• Mental, Physical, and social activity
  • Not smoking
  • Drinking in moderation
  • Healthy Diet

These lifestyle factors can increase your risk of dementia. Individuals who are doing at least 3 of these things are at the lowest risk of developing dementia. Maintaining one or two of these habits only reduces your risk by a small amount.

#1. Obesity / Lack of Physical Exercise

Those who are obese in their mid-life are at an increased risk of developing dementia.

To help reduce the risk, you may want to do the following:

  • To help reduce your risk of developing dementia, aerobic or cardio is the most recommended exercise.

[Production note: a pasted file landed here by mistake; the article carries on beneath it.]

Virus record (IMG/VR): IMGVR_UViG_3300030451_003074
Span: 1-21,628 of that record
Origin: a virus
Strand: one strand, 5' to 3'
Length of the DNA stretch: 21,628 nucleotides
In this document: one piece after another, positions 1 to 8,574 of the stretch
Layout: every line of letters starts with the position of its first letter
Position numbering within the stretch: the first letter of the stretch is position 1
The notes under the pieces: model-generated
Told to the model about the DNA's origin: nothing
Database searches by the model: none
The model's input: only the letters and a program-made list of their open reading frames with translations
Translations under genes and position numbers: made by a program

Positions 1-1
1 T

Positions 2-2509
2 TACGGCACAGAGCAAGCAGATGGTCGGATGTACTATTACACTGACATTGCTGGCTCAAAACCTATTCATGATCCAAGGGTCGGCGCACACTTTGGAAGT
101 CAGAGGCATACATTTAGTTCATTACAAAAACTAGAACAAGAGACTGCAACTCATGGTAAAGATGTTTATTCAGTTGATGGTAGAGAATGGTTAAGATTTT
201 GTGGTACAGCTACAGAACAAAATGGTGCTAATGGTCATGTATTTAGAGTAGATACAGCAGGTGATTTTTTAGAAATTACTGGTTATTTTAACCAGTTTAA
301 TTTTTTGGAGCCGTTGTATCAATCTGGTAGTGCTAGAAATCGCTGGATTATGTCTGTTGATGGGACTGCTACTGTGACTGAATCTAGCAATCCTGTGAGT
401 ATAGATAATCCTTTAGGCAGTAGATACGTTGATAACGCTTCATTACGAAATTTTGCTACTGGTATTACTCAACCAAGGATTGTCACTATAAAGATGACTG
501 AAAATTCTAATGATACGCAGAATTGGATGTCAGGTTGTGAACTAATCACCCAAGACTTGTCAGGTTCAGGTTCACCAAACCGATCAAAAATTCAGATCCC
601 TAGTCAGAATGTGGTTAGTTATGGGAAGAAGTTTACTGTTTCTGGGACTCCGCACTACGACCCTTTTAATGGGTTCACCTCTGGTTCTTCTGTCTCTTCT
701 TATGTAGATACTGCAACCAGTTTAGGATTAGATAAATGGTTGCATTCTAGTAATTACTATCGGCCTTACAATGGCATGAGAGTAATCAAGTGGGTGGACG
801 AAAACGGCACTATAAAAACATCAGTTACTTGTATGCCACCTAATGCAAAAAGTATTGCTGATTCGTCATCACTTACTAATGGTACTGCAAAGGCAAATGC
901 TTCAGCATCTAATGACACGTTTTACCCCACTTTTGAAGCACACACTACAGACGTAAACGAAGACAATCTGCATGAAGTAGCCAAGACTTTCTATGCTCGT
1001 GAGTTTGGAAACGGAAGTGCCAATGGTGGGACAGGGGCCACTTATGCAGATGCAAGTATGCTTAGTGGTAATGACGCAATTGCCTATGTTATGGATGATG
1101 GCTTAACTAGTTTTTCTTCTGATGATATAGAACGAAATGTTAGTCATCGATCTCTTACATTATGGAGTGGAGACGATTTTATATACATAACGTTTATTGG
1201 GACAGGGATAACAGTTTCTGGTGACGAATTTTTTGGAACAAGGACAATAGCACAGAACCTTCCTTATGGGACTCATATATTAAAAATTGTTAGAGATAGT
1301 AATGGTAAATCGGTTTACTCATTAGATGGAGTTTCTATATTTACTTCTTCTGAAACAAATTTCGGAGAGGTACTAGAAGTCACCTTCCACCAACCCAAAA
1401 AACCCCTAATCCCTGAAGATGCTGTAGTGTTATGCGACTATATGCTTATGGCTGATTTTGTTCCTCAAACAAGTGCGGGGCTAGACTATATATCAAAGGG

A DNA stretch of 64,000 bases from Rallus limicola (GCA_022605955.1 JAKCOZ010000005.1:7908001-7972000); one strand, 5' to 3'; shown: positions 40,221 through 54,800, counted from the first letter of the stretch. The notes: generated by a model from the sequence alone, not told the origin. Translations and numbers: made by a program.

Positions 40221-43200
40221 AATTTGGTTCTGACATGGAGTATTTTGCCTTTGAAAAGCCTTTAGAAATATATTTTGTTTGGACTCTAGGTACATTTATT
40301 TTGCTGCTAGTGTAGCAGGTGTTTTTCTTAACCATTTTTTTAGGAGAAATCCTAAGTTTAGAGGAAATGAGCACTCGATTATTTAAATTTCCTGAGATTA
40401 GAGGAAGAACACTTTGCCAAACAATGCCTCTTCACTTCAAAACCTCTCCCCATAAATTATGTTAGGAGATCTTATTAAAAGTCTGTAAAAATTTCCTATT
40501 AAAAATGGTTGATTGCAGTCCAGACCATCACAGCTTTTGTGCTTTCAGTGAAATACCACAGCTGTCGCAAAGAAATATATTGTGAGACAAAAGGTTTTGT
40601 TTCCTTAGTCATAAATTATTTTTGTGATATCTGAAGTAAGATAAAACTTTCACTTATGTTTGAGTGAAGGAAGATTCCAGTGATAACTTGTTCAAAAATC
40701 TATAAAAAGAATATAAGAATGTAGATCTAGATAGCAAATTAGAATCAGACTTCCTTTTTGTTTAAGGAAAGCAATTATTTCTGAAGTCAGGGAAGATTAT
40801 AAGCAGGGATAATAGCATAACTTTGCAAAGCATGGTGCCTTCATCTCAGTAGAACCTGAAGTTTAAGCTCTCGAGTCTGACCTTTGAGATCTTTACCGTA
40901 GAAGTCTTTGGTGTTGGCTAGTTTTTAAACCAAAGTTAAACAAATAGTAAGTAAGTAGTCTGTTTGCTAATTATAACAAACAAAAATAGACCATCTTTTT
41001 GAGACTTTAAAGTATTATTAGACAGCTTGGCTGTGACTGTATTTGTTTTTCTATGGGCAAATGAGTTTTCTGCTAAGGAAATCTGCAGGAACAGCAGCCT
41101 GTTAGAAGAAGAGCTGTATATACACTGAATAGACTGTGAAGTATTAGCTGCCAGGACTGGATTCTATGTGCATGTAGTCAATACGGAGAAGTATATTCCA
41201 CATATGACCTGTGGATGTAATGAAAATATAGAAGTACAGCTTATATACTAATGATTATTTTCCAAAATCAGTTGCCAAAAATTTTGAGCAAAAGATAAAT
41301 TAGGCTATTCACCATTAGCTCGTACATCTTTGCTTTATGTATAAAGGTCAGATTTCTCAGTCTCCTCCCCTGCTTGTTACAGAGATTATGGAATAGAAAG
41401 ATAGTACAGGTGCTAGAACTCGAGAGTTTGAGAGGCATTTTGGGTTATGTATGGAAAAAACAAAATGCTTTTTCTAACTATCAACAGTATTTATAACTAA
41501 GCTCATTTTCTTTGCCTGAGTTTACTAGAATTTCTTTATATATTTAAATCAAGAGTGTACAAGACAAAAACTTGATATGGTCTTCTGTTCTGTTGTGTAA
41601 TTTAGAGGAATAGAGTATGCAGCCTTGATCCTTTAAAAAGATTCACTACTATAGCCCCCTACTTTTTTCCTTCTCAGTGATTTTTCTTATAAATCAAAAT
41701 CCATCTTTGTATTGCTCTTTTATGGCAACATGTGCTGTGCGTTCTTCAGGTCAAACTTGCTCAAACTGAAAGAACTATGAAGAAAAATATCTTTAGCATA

• Try to add in 2 days a week of bone-strengthening activities.
  • If you are at more of a risk of falling, try yoga.

#2. Unhealthy Diet

If your diet lacks healthy foods and is high in saturated fats, sugar, and salt; it may increase your risk of developing many illnesses, including dementia.

A poor diet can increase your risk for high blood pressure, which contributes to a higher risk of dementia.

To help reduce the risk, you may want to do the following:

  • Eat lots of fruits and vegetables.
  • Eat whole-grain cereals.
  • Eat fish
  • Avoid full-fat dairy
  • Limit the amount of red meat you consume.
  • Avoid eating too many processed meats like ham, sausage, and bacon.
  • Limit your salt intake to no more than one teaspoon a day.

#3. Smoking

There is strong evidence that smoking puts individuals at a higher risk of developing dementia than those who do not smoke and those who have quit smoking. Smoking causes damage to your heart, lungs, and blood circulation.